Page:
No man is an island, John Donne wrote, but the U.S. stock market’s performance is increasingly separated from the rest of the world’s. That divergence has widened in recent months, coincident with the escalation of tariffs and trade tiffs between America and its trading partners, notably China. But Wall Street’s outperformance stretches back far further, almost to the beginning of the bull market.
The important questions for investors are: What has accounted for U.S. stocks’ stellar showing and, more important, will it continue?
The divergence has been especially acute recently. In the 12 months through last Tuesday, the S&P 500was up 15.68%, while the MSCI Asia Pacificindex was down 2.41%. Until early June, the two had been roughly in sync, according to a chart distributed by Peter Boockvar, chief strategist for Bleakley Advisory Group, to his firm’s clients.
“This is not a sustainable trend, and something has to give in one direction or another as the Asian region is one-third of global [gross domestic product], greater than North America and Europe,” he comments.
Specifically, Japan has the biggest weighting in the MSCI Asia Pacific index, some 38%, followed by China with 18%, Australia, 11%, South Korea, 8%, and Taiwan, 7%, with others accounting for the rest.
Looking back to the end of 2010, Bespoke Investment Group finds that the relatively more robust performance of the MSCI U.S. index versus the MSCI World ex-U.S. index has been driven “consistently by stronger earnings,” although higher valuations also played a part.
BCA Research reaches the same conclusion, although it notes that profits in Japan have kept pace with those in the U.S. in recent years, but only after a long stretch of weak growth. BCA also sees investors responding to better American profits by awarding higher price/earnings multiples to U.S. shares.
The stronger earnings growth and higher valuations attest to the strength of the U.S. economy, which recovered much sooner and more strongly than those elsewhere, owing to Washington’s relatively rapid policy response.
Fiscal stimulus was provided in the wake of the financial crisis; the government further helped by putting capital into the banks (which was repaid to the taxpayers at a profit). Most particularly, the Fed quintupled the size of its balance sheet from its precrisis level. In contrast, the European Central Bank actually raised interest rates in 2011 to fight phantom inflation, while forcing fiscal austerity in the euro zone, especially in Greece.
But the U.S. market’s outperformance also is tilted by technical factors. Notably, its indexes are more heavily weighted toward sectors with faster profit growth. For instance, 12-month forward earnings in the technology sector have jumped by almost 160% globally since 2010, while those for materials companies have increased by just 25%, according to BCA.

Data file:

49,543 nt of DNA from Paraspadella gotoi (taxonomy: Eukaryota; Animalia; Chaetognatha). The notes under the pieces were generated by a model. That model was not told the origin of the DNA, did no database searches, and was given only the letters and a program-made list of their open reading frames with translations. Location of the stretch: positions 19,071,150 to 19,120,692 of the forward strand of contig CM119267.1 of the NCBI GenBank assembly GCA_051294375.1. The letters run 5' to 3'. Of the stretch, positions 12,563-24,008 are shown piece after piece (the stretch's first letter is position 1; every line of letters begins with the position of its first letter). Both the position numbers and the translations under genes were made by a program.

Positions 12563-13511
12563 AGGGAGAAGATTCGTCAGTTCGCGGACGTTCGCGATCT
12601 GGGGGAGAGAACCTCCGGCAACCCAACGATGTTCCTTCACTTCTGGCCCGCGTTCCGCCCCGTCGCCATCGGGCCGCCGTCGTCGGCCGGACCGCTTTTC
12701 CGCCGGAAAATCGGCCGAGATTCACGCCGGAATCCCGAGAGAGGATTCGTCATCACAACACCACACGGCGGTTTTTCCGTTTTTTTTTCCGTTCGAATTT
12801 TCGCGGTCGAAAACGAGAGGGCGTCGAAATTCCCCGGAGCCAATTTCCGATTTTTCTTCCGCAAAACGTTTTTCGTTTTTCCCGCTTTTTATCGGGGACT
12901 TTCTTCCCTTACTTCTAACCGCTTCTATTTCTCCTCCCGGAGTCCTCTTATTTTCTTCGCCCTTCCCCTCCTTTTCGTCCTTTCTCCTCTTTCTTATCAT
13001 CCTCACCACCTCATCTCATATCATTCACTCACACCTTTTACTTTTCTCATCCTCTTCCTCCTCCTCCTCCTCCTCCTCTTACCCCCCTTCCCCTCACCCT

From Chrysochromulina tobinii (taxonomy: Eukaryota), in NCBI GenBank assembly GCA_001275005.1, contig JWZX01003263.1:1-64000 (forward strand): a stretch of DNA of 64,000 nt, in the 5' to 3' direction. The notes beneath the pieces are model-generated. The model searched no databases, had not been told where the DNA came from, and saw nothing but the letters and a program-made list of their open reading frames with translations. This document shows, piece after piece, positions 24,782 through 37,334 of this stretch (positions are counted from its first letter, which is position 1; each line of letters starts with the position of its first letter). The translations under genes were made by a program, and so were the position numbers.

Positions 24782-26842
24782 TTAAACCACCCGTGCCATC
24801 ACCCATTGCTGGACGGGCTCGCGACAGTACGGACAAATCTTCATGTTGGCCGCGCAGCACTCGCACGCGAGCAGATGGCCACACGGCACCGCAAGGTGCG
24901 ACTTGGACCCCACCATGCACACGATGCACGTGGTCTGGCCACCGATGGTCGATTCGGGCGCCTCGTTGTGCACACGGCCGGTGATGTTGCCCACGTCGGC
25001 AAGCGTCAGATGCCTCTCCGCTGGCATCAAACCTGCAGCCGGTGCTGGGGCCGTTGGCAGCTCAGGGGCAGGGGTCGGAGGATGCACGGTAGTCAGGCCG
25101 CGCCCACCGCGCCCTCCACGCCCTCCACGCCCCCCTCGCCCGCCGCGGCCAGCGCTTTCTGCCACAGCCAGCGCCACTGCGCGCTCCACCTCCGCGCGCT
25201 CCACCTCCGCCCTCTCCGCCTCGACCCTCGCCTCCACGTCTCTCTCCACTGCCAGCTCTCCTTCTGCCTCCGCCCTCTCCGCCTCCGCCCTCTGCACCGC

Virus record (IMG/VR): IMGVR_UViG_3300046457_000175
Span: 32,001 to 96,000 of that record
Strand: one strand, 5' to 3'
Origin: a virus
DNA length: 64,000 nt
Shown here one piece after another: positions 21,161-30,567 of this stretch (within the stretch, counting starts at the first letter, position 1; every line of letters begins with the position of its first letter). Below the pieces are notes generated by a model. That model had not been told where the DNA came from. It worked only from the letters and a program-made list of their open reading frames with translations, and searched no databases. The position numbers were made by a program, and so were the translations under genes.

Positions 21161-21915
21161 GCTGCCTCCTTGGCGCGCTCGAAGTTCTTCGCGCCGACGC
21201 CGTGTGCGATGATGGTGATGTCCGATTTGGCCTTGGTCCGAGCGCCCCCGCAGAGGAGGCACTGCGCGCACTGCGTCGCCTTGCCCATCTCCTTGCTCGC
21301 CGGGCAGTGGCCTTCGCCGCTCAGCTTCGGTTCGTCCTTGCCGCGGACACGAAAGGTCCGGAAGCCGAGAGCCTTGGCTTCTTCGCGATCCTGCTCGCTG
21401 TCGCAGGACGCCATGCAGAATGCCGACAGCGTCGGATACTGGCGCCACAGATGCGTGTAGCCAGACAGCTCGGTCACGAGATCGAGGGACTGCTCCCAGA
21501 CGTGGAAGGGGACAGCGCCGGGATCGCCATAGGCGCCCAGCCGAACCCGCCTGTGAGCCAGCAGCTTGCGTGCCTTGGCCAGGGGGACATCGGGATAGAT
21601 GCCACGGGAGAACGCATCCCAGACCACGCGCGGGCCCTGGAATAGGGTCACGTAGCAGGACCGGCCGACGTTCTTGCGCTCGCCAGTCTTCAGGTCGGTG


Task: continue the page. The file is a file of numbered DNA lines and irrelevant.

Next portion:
The dominance of Big Tech in the American economy means that the sector’s weighting is 15 percentage points higher in the U.S. index than in the global one. Conversely, the U.S. weighting in weak materials stocks is five percentage points below that in the global average.
Bespoke Investment Group concludes that, if the weights were equal in both indexes, the performance of the non-U.S. index would more than double.
But profits still are the main factor. The bad news is that BCA sees corporate profit growth slowing in 2019. Earnings per share also are likely to get less of a boost from stock repurchases, in light of high valuations and rising interest rates.
Profit margins are apt to be squeezed by increased wage growth brought about by the tight labor market, a welcome change on Main Street, if not Wall Street.
BCA also looks for a stronger dollar to eat into earnings. The firm estimates that a 5% appreciation in the trade-weighted greenback reduces S&P 500 earnings by 1% over the subsequent 12 to 18 months, as U.S. goods and services grow more costly abroad. This year, the buck has risen by 6.2%, on a trade-weighted basis, and BCA expects further increases.
Global growth is likely to weaken, in part because the U.S. is running out of excess capacity. Emerging markets, meanwhile, are struggling. BCA also thinks “the policy environment will become more challenging.” The EU is limiting internet companies’ ability to collect personal data, while the Trump administration is targeting social-media companies for allegedly curtailing conservative viewpoints, it notes.
Then there are the U.S.-China trade tensions.
BCA thus sees potential for disappointment in investors’ “wildly optimistic” earnings expectations. The average S&P 500 company is forecast to increase earnings at an annual rate of 16.5% over the next three to five years, according to the forecasting firm. That’s six percentage points higher than estimates just three years ago, and only exceeded by the “euphoric projection” of 18.7% earnings gains in the giddy dot-com days of 2000.
Strong earnings have fueled U.S. stocks’ big outperformance throughout this bull market. That fuel might start running low next year.
Write to Randall W. Forsyth at email@example.com